Author: FleetLogik/Tuesday, October 10, 2017/Categories: Featured, In the News, Resources
There were 37,461 people killed in crashes on U.S. roadways during 2016, an increase from 35,485 in 2015. The 5.6-percent increase is lower than the 8.4-percent increase from 2014 to 2015 but represents the largest back to back increase since the early 1960’s. Injury data is not yet published.
All vehicle types and classes saw increases in fatality rates. Speeding-related deaths rose 4%, while deaths among vehicle occupants not wearing a seat belt increased 4.6%. Experts have long agreed that speed is a top controllable contributor to accident fatalities. Reaction time, stopping distance and crash severity exponentially increases with speed. On a good note, both distracted and fatigued driving related fatalities decreased 2.2% and 3.5% respectively.
State by State
In 2016, New York saw the largest improvement with 111 fewer fatalities. Florida and California had the largest increases, 236 additional fatalities each. All and all, thirty-eight States and the District of Columbia had more motor vehicle fatalities in 2016 than in 2015 similar to the results of 2015 over 2014.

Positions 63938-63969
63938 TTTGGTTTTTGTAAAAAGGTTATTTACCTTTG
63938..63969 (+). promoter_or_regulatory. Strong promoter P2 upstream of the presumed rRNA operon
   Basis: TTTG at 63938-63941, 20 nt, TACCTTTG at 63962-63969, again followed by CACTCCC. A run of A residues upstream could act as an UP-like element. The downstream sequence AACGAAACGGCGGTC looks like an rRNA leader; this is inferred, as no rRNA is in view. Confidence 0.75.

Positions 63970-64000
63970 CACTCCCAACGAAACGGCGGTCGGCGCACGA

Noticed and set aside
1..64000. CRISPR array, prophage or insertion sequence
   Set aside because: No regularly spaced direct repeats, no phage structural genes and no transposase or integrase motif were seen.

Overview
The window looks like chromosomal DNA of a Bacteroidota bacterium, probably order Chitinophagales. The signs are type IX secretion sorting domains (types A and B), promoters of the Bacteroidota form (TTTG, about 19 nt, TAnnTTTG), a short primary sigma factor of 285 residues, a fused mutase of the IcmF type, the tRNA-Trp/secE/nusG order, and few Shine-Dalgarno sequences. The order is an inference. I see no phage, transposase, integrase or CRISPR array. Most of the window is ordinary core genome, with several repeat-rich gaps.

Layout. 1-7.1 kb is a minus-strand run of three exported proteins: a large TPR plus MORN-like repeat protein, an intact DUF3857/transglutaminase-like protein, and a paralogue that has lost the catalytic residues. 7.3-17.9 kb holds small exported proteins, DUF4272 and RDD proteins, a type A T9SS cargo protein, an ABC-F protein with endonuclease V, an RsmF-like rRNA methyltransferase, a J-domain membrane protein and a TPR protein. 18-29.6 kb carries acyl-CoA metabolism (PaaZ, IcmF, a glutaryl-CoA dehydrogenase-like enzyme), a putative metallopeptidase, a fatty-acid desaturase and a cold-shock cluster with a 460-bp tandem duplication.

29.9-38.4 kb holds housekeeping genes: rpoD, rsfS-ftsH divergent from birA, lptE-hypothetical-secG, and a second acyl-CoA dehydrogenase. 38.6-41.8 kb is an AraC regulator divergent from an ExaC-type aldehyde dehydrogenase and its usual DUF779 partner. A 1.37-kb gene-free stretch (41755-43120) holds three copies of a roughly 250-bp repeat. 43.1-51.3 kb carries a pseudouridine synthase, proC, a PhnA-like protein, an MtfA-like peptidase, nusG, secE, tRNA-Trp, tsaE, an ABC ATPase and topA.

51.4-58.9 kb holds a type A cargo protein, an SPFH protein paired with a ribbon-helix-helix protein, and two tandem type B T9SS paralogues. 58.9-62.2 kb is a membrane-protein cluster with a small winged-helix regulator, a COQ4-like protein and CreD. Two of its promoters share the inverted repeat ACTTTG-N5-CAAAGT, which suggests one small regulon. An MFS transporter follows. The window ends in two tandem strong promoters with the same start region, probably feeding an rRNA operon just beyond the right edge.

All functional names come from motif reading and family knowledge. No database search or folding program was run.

Poor Driver Choices
With the exception of 2012 and the most recent two years there has been a downward trend in traffic related fatalities. Ten years ago, there were 41,259 people killed in traffic crashes. NHTSA cites safety programs that have increased seat belt use and reduced impaired driving have substantially lowered the number of traffic fatalities over those years. Also vehicle advances such as air bags and electronic stability control have contributed to reduce traffic deaths. However, the most recent two-year increases have erased more than one-third of the ten year trend.
The report noted 94% of all serious crashes are directly linked to poor driver choices. NHTSA noted the agency will continue to promote technologies that “hold the potential to reduce the number of crashes and save thousands of lives every year, and may eventually help reduce or eliminate human error and the mistakes that drivers make behind the wheel.”
Full report can be downloaded at NHTSA https://crashstats.nhtsa.dot.gov/Api/Public/Publication/812456
Number of views (591)/Comments (2)
10/12/2017 7:34 AM
Great article- not so great news. Speeding is an area we need to focus on. We get the alerts and warnings, we are just not following up on it. Thanks for the reminder.
10/14/2017 4:31 PM
Thanks Bob S. Remember to support #slowdownsaves in your communications!